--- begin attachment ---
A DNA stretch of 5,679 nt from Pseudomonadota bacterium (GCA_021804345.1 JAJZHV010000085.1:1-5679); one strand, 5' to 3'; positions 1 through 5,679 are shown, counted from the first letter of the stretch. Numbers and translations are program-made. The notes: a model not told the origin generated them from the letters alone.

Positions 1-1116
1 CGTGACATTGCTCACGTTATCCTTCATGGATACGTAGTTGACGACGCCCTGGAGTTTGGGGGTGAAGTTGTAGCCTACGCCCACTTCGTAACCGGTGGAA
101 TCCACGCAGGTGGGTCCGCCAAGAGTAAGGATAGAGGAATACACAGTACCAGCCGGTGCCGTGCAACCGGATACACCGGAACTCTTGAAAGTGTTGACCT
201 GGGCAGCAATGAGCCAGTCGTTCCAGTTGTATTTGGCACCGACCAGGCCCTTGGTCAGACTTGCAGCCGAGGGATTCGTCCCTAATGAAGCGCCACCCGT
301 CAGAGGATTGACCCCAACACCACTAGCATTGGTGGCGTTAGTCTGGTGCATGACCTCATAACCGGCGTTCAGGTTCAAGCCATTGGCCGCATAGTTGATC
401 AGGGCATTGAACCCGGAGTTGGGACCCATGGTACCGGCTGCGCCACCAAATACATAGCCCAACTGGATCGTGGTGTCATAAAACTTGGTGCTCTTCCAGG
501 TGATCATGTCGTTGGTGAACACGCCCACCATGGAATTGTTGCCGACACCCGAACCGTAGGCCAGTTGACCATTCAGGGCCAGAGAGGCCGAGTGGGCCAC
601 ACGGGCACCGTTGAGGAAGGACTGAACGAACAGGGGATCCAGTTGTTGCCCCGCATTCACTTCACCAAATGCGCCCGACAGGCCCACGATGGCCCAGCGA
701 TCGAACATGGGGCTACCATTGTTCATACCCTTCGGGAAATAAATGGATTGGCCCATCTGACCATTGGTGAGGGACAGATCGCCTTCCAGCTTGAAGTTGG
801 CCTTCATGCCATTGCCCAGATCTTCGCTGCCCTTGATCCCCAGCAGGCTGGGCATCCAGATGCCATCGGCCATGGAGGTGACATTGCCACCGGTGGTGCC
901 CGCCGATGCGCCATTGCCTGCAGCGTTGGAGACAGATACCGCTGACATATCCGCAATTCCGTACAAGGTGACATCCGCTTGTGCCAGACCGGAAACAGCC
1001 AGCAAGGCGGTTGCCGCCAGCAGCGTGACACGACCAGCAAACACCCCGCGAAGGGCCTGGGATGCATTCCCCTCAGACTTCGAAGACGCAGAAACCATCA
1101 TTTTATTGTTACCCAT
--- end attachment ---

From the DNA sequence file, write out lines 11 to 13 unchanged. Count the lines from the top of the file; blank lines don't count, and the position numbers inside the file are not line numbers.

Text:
801 CCTTCATGCCATTGCCCAGATCTTCGCTGCCCTTGATCCCCAGCAGGCTGGGCATCCAGATGCCATCGGCCATGGAGGTGACATTGCCACCGGTGGTGCC
901 CGCCGATGCGCCATTGCCTGCAGCGTTGGAGACAGATACCGCTGACATATCCGCAATTCCGTACAAGGTGACATCCGCTTGTGCCAGACCGGAAACAGCC
1001 AGCAAGGCGGTTGCCGCCAGCAGCGTGACACGACCAGCAAACACCCCGCGAAGGGCCTGGGATGCATTCCCCTCAGACTTCGAAGACGCAGAAACCATCA